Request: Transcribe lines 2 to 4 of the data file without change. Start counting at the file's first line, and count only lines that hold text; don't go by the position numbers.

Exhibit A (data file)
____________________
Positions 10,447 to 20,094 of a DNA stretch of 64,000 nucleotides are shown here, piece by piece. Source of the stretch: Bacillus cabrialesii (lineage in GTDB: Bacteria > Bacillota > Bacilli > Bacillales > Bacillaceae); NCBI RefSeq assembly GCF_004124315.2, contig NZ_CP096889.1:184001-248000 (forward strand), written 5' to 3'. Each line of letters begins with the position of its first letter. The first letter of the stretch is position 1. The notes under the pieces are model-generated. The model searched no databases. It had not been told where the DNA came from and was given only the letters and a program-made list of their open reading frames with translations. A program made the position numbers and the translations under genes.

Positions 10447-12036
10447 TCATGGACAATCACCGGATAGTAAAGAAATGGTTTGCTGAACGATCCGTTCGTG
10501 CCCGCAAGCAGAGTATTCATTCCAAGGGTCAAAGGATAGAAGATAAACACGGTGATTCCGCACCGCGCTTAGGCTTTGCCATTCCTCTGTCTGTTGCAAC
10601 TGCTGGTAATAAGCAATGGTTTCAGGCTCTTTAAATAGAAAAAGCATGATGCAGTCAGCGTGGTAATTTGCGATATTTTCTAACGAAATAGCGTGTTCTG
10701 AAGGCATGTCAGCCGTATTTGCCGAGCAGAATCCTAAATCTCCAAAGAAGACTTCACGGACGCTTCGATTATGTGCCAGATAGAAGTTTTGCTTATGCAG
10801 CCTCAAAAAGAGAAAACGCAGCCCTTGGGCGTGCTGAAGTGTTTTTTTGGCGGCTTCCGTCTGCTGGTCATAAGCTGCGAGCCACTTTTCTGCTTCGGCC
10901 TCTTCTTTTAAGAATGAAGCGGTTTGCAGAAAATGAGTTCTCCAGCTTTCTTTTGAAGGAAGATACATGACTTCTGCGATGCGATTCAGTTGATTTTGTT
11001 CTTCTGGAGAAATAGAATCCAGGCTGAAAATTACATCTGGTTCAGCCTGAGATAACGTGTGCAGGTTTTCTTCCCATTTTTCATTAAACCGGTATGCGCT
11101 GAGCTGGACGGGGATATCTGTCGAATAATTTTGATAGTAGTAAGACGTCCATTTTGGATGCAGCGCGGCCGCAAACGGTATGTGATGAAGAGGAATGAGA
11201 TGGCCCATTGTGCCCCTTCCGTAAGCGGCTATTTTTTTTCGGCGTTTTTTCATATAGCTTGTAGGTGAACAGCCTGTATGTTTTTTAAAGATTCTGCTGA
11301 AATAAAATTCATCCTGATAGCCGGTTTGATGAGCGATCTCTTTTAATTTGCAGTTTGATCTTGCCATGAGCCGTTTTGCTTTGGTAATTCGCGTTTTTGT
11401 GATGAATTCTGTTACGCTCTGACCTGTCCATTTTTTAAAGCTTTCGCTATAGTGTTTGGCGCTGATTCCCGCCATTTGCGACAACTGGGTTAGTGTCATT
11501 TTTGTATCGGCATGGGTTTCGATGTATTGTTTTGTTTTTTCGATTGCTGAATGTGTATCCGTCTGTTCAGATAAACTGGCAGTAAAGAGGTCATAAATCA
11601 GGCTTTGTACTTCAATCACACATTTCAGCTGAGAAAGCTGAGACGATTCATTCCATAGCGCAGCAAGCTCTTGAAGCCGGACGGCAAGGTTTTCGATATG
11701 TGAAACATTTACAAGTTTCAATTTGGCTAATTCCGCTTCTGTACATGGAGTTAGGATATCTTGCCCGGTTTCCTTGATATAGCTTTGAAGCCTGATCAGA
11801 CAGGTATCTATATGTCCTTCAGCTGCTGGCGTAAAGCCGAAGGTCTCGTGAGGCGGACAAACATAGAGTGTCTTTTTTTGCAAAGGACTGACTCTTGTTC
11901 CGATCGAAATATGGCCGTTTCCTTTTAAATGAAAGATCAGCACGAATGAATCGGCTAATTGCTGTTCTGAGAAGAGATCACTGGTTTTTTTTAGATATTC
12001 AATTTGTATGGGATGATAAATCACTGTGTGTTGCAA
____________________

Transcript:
Positions 10447-12036
10447 TCATGGACAATCACCGGATAGTAAAGAAATGGTTTGCTGAACGATCCGTTCGTG
10501 CCCGCAAGCAGAGTATTCATTCCAAGGGTCAAAGGATAGAAGATAAACACGGTGATTCCGCACCGCGCTTAGGCTTTGCCATTCCTCTGTCTGTTGCAAC